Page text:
New spin directions in pyrite an encouraging sign for future spintronics

New spin directions in pyrite an encouraging sign for future spintronics
Crystal structure of Pyrite OsSe2/OsTe2. Credit: FLEET

A Monash University study revealing new spin textures in pyrite could unlock these materials' potential in future spintronics devices.

The study of pyrite-type provides new insights and opportunities for selective spin control in topological spintronics devices.

Seeking new spin in topological materials

Topological materials have exciting potential for next-generation, ultra-low energy electronics, including thermoelectric and devices.

However, a restriction on the use of such materials in spintronics has been that all topological materials studied thus far have spin states that lie parallel to the plane of the material, while many/most/all practical spintronic devices would require out-of-plane spin states.

Generating and manipulating out-of-plane spins without applying an external electric or has been a key challenge in spintronics.

The new Monash Engineering study demonstrates for the first time that pyrite-type crystals can host unconventional energy- and direction-dependent spin textures on the surface, with both in-plane and out-of-plane spin components, in sharp contrast to spin textures in conventional topological materials.

"A number of pyrite-type materials have previously been theoretically predicted to show the desired out-of-plan spin textures," explains lead author Dr. Yuefeng Yin, in Monash Engineering's Computational Materials Lab.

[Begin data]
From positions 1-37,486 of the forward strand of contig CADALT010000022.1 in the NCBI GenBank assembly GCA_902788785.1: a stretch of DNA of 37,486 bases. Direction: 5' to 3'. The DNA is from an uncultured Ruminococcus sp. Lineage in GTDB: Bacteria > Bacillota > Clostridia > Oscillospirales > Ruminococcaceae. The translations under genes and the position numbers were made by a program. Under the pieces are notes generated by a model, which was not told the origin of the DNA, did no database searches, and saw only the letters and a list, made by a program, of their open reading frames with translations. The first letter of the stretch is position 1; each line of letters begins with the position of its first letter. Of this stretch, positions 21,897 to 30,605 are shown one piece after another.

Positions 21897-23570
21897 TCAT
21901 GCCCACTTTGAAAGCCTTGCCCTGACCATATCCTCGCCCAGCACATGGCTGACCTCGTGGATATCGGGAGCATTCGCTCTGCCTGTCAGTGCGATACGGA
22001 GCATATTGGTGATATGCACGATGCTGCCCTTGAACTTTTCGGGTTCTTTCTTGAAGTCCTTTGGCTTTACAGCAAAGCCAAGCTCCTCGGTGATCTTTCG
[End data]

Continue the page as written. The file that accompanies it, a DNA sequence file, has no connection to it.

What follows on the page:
Pyrite (colloquially known as 'fool's gold') is an iron-sulfide mineral that displays multiple internal planes of electronic symmetry.

"The presence of strong local symmetry protects out-of-plan spin states," explains Yuefeng, "so we decided to look closer at some of these crystals."

The unconventional spin texture discovered opens new possibilities for the necessary task of injecting or detecting out-of-plane spin component in future topological spintronic devices.

The study

Selective control of surface spin current in topological pyrite-type OsX2 (X = Se, Te) crystals was published in NPJ Quantum Materials in August 2019.

Using first-principles calculations, the Monash team separated surface spin states by their interactions with spin states in the bulk of the material, resulting in highly anisotropic but tunable behaviour.

As well as funding from the Australian Research Council (Centre of Excellence and ARC Laureates funding) the authors gratefully acknowledge computational support from the Monash Campus Cluster, NCI computational facility and Pawsey Supercomputing Facility.

The link between symmetry and topological materials

The presence of strong, local symmetry provides topological robustness to spin states, and symmetry is therefore a strong predictor of topological behaviour, so that studying these phenomena in pyrite crystals should provide clues towards discovery of many other new .

Topological insulators are novel materials that behave as electrical insulators in their interior, but can carry a current along their edges. Unlike a conventional electrical path, such topological edge paths can carry with near-zero dissipation of energy, meaning that topological transistors can switch without burning energy.


Explore further

Getting a look under the hood of topological insulators

More information: Yuefeng Yin et al. Selective control of surface spin current in topological pyrite-type OsX2 (X = Se, Te) crystals, npj Quantum Materials (2019). DOI: 10.1038/s41535-019-0186-8
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Citation: New spin directions in pyrite an encouraging sign for future spintronics (2019, November 12) retrieved 12 December 2019 from https://phys.org/news/2019-11-pyrite-future-spintronics.html
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